By Peter High, published on Forbes
Pegasystems has experienced tremendous success in recent years. The stock is up more than 100 percent in the past year, and enterprises are increasingly adopting the company’s software for customer engagement and operational excellence. It is tempting to think of the company as a start-up, perhaps run by a 20-something entrepreneur in the Bay Area. In fact, the Cambridge, Massachusetts-based company was founded by 61 year old Alan Trefler in 1983.
In many ways, Pegasystems has bucked the trend of a lot of software companies. Trefler did not accept venture capital early in the company’s tenure, and in so doing, he was able to dictate the pace of growth and mature the company in a way that has been sustainable. Likewise, though the company has been on the target of acquisition planning for several companies, including Salesforce, Trefler considers having an “exit strategy” as anathema to growing a successful company for the long term.
Trefler recently wrote a book, “Build for Change,” which highlights his philosophy and his advice for company’s, who he believes need to evolve with customers as the latter’s needs change or face extinction. He shares insights on all of the above and more in my interview.
Peter High: Alan, you have been in the software industry for multiple decades. You founded Pegasystems, in 1983. During your long tenure as a founder CEO in the software industry, you have seen many trends and competitors come and go. In fact, your own competitive set has evolved from your origins as a case management solution provider to a customer relationship management and business process management software company. Please share your perspective on how the software industry has evolved and where it is going.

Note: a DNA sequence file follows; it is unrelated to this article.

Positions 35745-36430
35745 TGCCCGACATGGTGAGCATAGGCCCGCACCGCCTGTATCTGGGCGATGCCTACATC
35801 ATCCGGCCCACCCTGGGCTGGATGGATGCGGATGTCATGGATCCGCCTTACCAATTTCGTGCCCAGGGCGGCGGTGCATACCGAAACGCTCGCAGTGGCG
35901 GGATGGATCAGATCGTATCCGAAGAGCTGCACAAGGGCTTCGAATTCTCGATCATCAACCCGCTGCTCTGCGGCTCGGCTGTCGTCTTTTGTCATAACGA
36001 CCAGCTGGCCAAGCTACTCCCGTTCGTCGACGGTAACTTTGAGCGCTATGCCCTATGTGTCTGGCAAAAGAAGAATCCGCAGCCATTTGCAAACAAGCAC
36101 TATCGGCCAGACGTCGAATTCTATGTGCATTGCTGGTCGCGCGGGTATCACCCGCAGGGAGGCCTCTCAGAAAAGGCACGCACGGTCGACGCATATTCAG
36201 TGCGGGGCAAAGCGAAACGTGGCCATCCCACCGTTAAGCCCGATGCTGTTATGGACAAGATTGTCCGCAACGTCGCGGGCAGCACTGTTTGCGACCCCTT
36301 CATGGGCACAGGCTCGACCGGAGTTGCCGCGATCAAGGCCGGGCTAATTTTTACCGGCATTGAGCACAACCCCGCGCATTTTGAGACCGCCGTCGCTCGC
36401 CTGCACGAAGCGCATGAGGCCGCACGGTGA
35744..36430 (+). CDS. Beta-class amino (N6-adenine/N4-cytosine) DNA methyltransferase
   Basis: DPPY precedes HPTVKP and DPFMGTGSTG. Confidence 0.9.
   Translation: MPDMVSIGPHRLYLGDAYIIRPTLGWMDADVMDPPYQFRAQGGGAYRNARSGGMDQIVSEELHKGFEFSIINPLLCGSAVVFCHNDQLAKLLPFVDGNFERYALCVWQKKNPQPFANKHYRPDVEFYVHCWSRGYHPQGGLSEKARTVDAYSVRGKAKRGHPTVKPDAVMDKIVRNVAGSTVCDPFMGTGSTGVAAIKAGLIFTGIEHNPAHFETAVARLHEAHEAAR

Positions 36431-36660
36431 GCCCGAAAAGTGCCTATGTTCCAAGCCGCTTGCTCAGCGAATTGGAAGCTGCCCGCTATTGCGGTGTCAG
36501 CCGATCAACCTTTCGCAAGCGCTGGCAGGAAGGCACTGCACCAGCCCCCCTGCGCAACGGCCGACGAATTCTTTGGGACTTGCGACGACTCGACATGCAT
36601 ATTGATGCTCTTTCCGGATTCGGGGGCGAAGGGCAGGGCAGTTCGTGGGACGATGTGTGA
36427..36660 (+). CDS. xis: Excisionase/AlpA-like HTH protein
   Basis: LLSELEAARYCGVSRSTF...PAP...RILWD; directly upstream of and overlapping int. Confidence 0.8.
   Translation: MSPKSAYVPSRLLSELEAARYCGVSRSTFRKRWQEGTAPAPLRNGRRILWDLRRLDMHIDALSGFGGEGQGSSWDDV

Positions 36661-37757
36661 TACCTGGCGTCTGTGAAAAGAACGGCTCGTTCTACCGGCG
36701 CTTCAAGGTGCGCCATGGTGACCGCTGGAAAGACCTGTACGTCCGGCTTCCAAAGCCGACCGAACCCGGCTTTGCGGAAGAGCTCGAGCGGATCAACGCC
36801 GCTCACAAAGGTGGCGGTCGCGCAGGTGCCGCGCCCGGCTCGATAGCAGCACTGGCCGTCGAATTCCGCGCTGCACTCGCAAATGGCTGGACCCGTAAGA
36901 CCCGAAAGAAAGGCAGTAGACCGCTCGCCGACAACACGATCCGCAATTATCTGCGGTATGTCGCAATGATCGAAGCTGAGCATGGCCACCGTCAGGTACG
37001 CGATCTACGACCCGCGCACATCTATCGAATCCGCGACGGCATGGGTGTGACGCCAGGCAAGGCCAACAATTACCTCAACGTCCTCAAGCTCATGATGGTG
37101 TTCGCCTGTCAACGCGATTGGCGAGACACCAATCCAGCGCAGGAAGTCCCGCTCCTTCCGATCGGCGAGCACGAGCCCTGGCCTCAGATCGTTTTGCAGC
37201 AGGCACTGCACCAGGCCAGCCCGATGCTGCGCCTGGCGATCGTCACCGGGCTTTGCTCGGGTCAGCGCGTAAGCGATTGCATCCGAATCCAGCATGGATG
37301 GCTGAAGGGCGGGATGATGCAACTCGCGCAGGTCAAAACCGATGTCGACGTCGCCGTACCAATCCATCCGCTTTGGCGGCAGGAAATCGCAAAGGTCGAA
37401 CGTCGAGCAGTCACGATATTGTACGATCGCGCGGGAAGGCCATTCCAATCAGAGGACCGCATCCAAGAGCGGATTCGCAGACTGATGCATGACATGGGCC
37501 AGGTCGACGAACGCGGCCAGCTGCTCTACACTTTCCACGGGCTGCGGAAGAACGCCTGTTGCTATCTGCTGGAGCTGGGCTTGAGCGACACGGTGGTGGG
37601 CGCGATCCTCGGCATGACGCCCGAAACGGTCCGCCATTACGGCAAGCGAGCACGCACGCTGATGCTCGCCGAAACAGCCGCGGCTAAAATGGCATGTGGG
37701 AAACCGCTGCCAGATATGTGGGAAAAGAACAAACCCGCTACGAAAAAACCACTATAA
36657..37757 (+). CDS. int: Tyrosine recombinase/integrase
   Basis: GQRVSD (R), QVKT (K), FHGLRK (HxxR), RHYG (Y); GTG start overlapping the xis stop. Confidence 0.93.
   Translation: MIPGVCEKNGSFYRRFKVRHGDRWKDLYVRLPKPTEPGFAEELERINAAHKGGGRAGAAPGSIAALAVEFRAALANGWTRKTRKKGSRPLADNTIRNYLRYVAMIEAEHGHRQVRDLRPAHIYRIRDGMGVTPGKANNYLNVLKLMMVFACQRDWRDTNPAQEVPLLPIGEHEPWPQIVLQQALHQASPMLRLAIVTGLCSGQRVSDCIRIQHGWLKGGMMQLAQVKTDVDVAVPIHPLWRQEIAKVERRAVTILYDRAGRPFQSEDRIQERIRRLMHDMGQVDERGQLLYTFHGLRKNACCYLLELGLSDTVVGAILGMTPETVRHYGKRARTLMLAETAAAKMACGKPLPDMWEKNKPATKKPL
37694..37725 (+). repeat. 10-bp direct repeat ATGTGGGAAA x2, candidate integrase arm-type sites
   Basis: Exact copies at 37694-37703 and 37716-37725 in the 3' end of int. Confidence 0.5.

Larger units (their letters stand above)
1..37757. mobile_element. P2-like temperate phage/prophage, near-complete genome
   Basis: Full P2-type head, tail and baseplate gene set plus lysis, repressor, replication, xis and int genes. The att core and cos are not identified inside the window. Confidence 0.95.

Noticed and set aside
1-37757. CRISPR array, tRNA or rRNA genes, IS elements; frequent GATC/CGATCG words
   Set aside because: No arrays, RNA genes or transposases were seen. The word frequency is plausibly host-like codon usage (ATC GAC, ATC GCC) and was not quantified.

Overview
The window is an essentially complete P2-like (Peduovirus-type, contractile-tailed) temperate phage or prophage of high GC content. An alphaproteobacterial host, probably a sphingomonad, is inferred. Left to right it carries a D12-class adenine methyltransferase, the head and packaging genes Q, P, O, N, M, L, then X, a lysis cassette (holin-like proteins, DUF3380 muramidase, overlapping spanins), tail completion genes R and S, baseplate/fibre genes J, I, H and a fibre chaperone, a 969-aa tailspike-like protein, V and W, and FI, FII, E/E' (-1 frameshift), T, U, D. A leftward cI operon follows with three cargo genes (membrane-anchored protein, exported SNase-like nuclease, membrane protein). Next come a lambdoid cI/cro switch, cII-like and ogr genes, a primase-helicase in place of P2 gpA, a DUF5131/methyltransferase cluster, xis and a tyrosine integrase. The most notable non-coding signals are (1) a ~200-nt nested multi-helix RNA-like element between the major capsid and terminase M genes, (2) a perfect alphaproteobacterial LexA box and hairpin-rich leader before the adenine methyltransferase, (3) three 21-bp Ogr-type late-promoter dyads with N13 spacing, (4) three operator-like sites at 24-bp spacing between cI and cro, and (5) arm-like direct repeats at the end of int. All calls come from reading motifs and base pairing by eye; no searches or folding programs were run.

Alan Trefler: Prior to starting Pegasystems, I worked for large New York banks as a systems integrator. Computers were getting faster, but we were still working in ways that seemed both grossly inefficient and not amenable to real customer success and happiness. I knew there had to be a better way to handle certain types of customer engagement and customer service issues. We came up with the idea of creating an infrastructure for managing work. Sometimes that is referred to as case management, sometimes it is referred to as business process management. I like the term digital process automation, which Forrester recently came out with. Digital process automation captures how companies become digital, connect to their customers, connect across channels, and bring together those intelligences, along with automation capabilities, into their software.
In the last several years, we have developed a CRM suite for Sales, Service, and Marketing that is built in digital process automation technology. It gives our customers an out-of-the-box application for service and has the power to execute effectively on the environments they want to, whether that is a Pega Cloud we service for our clients or a private cloud they might use in the future.
High: Pegasystems operates in a thriving field. How do you differentiate your organization?